In the same manner, you want no traditional head on the fly, but just a few finishing wraps, which hold the final hackle and maybe the jungle cock cheeks. These wraps should all be covered by the cone or disc, which should ideally press back on the materials and leave no gap between the cone and the front of the fly.
One trick to get these flies to look good is to keep the hackle/wing section very compact
Select the tube you want to tie on. Go for a colored outer tube and simply leave out the body of the fly, letting the color of the tube shine through. Don't cut the outer tube too long. An inch is a long tube, and 1½ centimeters or slightly more than half an inch is mostly enough. Cut the inner tube depending on the method you use - longer if you want the inner tube to go all the way through the outer one.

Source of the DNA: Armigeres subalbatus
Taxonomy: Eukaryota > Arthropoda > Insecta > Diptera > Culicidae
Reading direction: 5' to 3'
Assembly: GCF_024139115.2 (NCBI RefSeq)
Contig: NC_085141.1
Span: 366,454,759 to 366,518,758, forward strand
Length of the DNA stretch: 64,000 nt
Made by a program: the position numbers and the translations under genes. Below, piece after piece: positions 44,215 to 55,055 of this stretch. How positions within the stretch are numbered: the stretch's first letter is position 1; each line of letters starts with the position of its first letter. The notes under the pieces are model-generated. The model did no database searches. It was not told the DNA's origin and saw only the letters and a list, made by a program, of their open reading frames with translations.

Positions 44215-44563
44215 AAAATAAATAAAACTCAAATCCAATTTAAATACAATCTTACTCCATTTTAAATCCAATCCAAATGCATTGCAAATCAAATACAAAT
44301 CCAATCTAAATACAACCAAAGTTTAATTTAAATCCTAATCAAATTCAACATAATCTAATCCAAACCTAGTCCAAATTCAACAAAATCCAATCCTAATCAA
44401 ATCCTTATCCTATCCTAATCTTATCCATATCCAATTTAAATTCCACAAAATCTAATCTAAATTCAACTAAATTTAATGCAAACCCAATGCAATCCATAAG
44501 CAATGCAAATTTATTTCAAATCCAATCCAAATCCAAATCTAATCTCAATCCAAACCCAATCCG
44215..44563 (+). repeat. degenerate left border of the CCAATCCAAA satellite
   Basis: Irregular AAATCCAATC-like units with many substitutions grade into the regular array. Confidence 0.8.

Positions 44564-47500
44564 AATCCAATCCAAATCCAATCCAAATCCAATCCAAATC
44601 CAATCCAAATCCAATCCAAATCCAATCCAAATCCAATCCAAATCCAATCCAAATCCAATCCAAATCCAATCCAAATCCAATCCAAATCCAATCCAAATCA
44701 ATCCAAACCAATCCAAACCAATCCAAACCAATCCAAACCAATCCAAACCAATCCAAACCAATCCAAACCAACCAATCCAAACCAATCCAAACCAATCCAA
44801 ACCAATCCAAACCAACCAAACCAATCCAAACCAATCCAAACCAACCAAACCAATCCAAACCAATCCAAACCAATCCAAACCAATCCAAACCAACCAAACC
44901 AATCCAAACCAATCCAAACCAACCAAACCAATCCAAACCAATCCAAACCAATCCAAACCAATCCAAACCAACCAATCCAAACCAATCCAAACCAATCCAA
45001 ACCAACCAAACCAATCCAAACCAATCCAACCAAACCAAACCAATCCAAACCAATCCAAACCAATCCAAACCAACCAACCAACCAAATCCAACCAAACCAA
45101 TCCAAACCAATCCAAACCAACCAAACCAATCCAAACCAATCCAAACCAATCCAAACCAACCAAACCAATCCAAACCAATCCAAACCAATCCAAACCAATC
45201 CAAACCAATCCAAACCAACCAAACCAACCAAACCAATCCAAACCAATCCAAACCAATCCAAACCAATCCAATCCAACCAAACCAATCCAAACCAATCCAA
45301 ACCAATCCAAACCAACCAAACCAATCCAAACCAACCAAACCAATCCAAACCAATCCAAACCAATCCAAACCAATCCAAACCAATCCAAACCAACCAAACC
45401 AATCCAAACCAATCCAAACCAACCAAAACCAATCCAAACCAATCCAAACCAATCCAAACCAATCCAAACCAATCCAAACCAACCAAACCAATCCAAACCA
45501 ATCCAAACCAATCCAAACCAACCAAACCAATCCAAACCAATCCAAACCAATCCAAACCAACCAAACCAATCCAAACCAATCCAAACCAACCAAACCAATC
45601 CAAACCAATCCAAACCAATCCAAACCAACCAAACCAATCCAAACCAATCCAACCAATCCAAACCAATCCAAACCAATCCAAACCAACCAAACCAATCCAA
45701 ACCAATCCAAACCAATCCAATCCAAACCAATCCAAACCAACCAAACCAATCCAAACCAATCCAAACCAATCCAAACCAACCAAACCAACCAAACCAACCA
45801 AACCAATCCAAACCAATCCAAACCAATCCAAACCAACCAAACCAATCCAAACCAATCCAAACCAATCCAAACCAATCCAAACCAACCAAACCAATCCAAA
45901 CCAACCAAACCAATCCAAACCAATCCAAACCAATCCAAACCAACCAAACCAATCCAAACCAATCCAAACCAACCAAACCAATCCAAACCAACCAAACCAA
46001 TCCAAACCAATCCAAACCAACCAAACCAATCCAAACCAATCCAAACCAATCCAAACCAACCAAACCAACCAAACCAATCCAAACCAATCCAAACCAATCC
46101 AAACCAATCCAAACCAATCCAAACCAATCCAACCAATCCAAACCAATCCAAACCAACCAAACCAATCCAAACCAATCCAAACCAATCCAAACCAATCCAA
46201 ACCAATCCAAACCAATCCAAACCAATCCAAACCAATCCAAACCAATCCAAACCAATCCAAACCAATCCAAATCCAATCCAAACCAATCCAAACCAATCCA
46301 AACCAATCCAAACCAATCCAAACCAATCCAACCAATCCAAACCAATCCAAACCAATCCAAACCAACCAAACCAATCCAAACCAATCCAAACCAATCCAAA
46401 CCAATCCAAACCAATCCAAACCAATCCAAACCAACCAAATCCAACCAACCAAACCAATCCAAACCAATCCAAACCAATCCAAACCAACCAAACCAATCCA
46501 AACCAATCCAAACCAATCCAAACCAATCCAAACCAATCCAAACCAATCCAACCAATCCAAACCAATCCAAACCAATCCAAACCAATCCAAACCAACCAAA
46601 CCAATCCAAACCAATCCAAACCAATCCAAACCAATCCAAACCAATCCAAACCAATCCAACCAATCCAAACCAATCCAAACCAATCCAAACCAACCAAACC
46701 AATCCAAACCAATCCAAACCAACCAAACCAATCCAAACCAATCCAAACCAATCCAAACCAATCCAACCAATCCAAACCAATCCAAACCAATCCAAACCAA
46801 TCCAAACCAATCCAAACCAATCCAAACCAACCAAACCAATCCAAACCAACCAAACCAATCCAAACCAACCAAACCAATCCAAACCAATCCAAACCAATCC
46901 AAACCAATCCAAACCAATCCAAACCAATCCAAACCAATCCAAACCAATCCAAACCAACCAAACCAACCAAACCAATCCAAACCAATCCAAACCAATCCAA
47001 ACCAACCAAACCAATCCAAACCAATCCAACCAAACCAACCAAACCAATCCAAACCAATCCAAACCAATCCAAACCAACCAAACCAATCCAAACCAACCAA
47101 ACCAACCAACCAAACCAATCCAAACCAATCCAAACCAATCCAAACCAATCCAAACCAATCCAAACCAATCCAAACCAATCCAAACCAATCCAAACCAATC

You can cut the outer tube at an angle, and tie on the connection point between the two or you can cut it off straight and tie on the thin tube right in front of the large tube. Both methods will secure the connection and give you some support for the first wing, which can lean against the edge of the large tube to create lift and volume.
Example 1 - The Bag Fly
A simple Black And Green tube fly using a minimal number of materials, but the technique with two wings and two hackles. The wing is a combination of a traditional hair wing underwing and a zonker overwing. The fly has no body - or rather the body is the raw, uncovered tube.
Example 2 - Dr. Statham
Named after the notoriously clumsy doctor from the UK TV series Green Wing. Again a simple fly built over the same template as the Bag Fly above, but with a significantly different result. I use long, soft hackle to add volume to the fly, and again the body is simply the bare outer tube.